Favorite genres are traditional mystery, police procedurals, espionage, Eurocrime, literary fiction and nonfiction history, especially WW2 and Cold War. I write about crime fiction at Read Me Deadly (www.readmedeadly.com)
First off, I should say that Dorothy L. Sayers is my all-time favorite mystery writer and her Gaudy Night, set at Oxford University, is the one mystery that I re-read regularly. Despite those things, I don't object to the idea of someone else coming along and continuing the story of Lord Peter Wimsey and Harriet Vane, or of setting one of those continuations at Oxford, which Sayers brought so powerfully to life in Gaudy Night.
The Trustees of Dorothy L. Sayers's estate gave permission to Jill Paton Walsh to continue the Wimsey/Vale series, and The Late Scholar (Minotaur Books, June 17, 2014) is the fourth book she's published in the series since 1998. Maybe its because Paton Walsh is herself a graduate of Oxford University that I found this book to be the most assured of all of her continuation books. But more than that, this book is heartfelt and has a comfortable feeling. Those may be odd adjectives to apply to a murder mystery, but they really do apply here.
Lord Peter, who is now the Duke of Denver, is by hereditary gift the Visitor of the college of St. Severin's at Oxford. He is a Balliol College (at Oxford) man himself, and his wife, mystery writer Harriet Vane, is a graduate of Oxford's (fictional) Shrewsbury College. When Peter is called upon as Visitor to settle a dispute over whether St. Severin's should sell a manuscript and buy land with the proceeds, he and Harriet use this as a good excuse to spend some time at their alma mater.
One of the initially troubling aspects of St. Severin's calling on Peter to step in is that the voting about the matter is deadlocked because the college's Warden has gone missing. Peter learns that there have been other attacks on college dons with voting rights on the issue––and soon there are still more. (It reminded me of that great title, Landscape With Dead Dons, from Robert Robinson (1956).) Clearly, some sleuthing is in order and that's what Peter, Harriet and Peter's man Bunter set out to do.
The investigation is carried out in that good, old-fashioned Golden Age tradition of the "fair play" mystery novel. Pay close attention and you can put the clues together along with the detective. Meanwhile, though, you will also get to listen in on learned academic discussions about the manuscript, experience dinner at the college's high table, visit with Harriet's eccentric old colleagues at Shrewsbury College, whom you will remember from Gaudy Night, enjoy a couple of river walks and views out over Oxford's famous dreaming spires, and even spend a little time with Peter's delightfully dotty old mother.
It's the pleasure of a fair play mystery and of feeling at home again in Lord Peter and Harriet's Oxford that made this such a comfortable read. And heartfelt not only because Paton Walsh has such respect for Lord Peter (whom she has called "the best company who has ever lived in my inner world"), but because she, like Dorothy L. Sayers, portrays murder as a tragedy and a waste, and it perpetrator as a damaged person who has lost a moral compass.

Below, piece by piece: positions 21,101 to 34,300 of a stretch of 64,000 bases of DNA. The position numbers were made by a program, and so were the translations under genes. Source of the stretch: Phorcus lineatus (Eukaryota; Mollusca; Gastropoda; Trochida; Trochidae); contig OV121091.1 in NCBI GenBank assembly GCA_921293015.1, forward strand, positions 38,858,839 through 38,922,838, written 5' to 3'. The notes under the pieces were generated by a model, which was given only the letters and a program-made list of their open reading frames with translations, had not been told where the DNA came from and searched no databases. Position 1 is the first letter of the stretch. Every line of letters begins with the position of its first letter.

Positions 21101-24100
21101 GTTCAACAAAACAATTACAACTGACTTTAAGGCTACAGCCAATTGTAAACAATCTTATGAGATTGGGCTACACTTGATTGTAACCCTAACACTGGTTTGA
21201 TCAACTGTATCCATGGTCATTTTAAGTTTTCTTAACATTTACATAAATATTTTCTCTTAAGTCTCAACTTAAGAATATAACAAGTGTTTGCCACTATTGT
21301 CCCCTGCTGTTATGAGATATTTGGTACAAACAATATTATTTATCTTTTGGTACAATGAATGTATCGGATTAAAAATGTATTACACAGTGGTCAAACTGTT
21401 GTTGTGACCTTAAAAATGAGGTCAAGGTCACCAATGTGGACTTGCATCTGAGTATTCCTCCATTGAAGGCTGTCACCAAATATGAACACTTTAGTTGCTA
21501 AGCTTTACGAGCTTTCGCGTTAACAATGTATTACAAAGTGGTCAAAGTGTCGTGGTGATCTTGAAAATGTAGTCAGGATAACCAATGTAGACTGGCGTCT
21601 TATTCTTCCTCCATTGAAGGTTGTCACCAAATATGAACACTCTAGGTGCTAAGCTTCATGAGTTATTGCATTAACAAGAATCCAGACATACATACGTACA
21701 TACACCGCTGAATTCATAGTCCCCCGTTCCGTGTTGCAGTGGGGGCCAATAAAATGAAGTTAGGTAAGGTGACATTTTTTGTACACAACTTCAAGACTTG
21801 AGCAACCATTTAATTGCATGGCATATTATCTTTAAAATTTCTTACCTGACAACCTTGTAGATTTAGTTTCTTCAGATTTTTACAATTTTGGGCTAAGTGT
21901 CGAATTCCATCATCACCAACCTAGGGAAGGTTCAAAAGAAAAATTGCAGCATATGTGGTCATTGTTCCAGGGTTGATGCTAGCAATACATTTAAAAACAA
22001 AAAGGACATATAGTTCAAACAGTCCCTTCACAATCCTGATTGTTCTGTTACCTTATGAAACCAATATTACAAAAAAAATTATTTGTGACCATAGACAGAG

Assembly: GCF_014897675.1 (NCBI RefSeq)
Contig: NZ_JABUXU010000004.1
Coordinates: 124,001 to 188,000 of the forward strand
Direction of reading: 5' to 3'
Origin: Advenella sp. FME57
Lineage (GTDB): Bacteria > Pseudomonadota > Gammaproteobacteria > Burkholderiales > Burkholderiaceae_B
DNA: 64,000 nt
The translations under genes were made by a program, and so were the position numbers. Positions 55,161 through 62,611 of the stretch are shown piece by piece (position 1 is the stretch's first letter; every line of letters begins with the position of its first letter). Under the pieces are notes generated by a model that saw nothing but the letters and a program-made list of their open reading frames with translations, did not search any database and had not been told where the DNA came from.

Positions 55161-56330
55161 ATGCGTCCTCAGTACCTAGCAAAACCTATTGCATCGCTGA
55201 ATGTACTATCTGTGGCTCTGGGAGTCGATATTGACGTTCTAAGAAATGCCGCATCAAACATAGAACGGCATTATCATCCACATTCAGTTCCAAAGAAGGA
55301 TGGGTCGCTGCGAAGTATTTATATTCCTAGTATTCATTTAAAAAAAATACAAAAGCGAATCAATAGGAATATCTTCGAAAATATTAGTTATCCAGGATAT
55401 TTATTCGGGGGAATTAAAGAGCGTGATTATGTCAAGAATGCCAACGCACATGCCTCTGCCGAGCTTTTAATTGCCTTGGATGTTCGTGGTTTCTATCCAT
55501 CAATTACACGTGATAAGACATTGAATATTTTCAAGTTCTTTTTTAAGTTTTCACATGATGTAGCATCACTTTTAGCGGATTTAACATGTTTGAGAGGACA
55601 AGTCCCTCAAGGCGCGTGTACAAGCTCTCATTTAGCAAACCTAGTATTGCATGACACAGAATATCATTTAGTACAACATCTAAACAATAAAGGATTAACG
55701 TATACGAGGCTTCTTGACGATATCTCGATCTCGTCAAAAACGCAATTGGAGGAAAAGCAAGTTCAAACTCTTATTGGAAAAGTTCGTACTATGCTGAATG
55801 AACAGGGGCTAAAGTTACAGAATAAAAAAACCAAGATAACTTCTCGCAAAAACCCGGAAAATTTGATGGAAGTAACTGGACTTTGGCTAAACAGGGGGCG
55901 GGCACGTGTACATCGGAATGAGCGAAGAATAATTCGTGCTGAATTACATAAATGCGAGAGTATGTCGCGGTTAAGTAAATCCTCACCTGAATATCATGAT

Purists might find it annoying that Paton Walsh writes with a more modern sensibility, by which I mean that even if Sayers had written a Wimsey/Vane book in the 1950s, when this one is set, she almost certainly wouldn't have included a reference to the couple spending a romantic afternoon in bed, and she wouldn't have had Bunter sitting down at the table with Peter and Harriet. But I'm not a purist and I'm not bothered by these scenes, which are a very minor part of the novel anyway.
I do have some small quibbles. There is a large group of college fellows who are part of the plot and it isn't always easy to keep them straight or remember who is on which side of the manuscript controversy. Bunter isn't as much a part of the detection work as in the Sayers books, and I felt his relative absence. The poetry-quoting and learned banter between Peter and Harriet felt less natural and lively than it does in the Sayers books. But I didn't find these quibbles detracted much from the pleasure of the book.
Is this as good a read as a Dorothy L. Sayers original in the Lord Peter/Harriet Vane series? I'd say certainly not as good as Strong Poison, Gaudy Night or Busman's Honeymoon, but better than Have His Carcase. But since we're not ever going to get more Dorothy L. Sayers books, I'm happy to have Jill Paton Walsh's books. And this is the best of them so far.
Note: Thanks to Minotaur Books and Amazon's Vine program for providing an advance review copy of the book. Versions of this review may appear at my blog, Read Me Deadly, and on other reviewing sites under my usernames there.